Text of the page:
What do rising interest rates mean for home loan repayments?

Why are interest rates rising?

Interest rates are rising in Australia because inflation is increasing. The Reserve Bank has lifted the cash rate in an effort to dampen demand for goods and services and contain rising prices.

Inflation has increased for a range of reasons. Globally, COVID has disrupted supply chains and the war in Ukraine has pushed the prices of energy and agricultural products higher. In Australia, a shortage of workers is driving wages up. The floods are also contributing to higher prices.  

Interest rates have been very low over the last few years to stimulate demand during the pandemic, but that emergency stimulus is no longer needed so rates are returning to more regular levels. 

What’s the impact of higher interest rates for people with mortgages?

When the Reserve Bank lifts the cash rate, it affects the cost of borrowing right through the economy. The interest rates on loans, such as mortgages, usually rise, meaning higher repayments. For example, the monthly repayments on a 30-year mortgage of $500,000 with an interest rate of 3.0% are about $2,108. Repayments increase to about $2,245 if the interest rate increases to 3.5%. 


What’s the difference between the cash rate and your loan rate?

The Reserve Bank is lifting the cash rate, which is the interest rate the banks charge when they lend money overnight to each other to meet their daily cash needs.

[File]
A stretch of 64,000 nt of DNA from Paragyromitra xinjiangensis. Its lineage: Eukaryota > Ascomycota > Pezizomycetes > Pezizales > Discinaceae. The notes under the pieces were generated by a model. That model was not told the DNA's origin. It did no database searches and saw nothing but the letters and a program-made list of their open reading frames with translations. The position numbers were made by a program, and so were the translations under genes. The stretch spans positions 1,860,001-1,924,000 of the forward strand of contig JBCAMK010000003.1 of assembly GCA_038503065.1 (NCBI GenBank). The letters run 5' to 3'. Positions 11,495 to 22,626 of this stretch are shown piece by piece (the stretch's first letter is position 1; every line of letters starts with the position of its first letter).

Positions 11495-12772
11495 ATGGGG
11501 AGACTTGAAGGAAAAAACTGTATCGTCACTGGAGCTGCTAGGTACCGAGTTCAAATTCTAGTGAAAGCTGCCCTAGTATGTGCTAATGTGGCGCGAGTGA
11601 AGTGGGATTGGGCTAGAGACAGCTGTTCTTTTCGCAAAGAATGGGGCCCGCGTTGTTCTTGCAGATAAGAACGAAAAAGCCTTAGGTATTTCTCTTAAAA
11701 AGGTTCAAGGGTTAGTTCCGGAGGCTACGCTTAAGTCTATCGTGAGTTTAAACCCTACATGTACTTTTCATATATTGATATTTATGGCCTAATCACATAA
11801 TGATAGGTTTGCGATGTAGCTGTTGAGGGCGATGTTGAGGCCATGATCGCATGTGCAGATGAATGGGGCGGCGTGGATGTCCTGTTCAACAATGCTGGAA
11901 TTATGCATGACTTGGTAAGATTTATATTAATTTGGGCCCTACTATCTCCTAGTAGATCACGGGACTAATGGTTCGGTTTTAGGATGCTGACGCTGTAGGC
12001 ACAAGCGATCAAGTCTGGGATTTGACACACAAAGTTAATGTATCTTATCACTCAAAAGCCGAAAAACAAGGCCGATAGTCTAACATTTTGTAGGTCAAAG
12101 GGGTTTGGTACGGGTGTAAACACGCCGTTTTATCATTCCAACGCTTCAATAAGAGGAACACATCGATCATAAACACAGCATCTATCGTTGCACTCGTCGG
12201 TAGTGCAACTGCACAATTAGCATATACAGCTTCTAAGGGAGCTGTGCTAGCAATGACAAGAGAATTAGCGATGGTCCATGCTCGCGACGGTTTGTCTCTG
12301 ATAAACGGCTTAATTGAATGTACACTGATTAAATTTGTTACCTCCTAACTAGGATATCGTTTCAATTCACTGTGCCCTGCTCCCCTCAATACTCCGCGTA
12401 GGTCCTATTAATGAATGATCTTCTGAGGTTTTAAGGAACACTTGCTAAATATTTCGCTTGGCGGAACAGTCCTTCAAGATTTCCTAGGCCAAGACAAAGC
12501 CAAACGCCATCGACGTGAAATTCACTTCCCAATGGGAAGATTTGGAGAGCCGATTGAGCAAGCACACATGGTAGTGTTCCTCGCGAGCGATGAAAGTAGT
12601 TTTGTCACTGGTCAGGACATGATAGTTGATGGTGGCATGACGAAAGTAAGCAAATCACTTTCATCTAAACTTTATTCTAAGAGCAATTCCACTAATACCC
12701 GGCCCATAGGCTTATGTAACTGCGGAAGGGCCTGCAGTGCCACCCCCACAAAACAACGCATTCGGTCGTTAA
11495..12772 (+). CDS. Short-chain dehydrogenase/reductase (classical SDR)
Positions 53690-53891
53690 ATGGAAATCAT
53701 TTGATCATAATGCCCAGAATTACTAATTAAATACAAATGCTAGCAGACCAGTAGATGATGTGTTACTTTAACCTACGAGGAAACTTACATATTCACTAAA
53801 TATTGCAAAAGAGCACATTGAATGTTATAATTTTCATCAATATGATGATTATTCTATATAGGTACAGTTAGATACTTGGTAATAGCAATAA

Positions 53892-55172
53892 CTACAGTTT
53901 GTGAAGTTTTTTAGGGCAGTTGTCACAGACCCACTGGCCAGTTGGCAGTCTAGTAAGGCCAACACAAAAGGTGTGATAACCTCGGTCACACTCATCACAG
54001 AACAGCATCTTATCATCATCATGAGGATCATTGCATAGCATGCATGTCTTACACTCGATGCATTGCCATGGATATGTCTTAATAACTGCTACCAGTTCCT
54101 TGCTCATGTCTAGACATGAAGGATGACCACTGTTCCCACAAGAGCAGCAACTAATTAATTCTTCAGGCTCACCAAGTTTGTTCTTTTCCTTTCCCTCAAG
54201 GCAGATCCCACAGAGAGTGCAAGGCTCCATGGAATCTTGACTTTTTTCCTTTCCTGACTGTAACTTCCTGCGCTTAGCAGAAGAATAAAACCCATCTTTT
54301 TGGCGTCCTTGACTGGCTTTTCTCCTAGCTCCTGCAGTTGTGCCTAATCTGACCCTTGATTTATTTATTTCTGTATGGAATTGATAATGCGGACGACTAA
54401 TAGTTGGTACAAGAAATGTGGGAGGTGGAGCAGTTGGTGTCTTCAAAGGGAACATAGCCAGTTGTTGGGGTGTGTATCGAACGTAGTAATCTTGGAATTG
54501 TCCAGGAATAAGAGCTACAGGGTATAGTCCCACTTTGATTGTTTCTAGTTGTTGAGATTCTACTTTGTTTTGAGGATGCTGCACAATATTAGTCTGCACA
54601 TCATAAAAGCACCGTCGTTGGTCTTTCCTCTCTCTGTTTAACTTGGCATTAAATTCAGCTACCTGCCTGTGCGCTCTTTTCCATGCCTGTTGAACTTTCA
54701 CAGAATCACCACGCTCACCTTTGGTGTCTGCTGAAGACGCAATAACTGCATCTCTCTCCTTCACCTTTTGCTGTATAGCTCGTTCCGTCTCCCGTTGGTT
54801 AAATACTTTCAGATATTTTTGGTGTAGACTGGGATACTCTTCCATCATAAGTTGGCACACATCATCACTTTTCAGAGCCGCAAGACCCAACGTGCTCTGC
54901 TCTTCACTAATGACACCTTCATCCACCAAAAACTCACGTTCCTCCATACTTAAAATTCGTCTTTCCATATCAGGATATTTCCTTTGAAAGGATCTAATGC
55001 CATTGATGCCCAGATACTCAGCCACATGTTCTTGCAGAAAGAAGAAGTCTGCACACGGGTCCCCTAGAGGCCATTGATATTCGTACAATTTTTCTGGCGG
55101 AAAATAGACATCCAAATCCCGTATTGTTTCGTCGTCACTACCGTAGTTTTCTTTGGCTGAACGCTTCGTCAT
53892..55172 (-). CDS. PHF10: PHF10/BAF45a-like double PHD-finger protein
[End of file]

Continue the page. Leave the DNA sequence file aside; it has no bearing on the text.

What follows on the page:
Banks consider a range of factors when setting loan rates, but the cash rate is one key factor in their loan rate calculations. When the cash rate increases, variable home loan rates usually rise too, along with fixed rates on offer to their customers. 


What you can do if you’re worried about making higher mortgage repayments

If you’re concerned about being able to make your monthly mortgage repayments, there are some things you can do.  

One option is to move from a variable rate to a fixed rate. When you choose a fixed rate, your mortgage rate is set for a defined period, usually between one and five years. This gives you certainty. Fixed rates mean you’ll know exactly how much your repayments will be, making it easier to manage your budget. Your fixed rate won’t change even if interest rates go up during the period of the loan.  

When the fixed period ends, you can roll the loan over to a new fixed rate or move over to a variable rate loan. You have the option to fix all or just part of your loan amount. It’s important to remember that your repayments may increase sharply when the fixed rate ends if the variable rate has increased significantly during the period of the loan. 

It’s important to talk to your lender if you are experiencing financial stress or hardship. They may be able to offer you the support you need. 


What will cause interest rates to fall again?

Generally, interest rates will only begin falling once inflation is back at acceptable levels. The Reserve Bank expects this could happen in 2023. 

Use our calculator to see how higher interest rates could change your home loan repayments  


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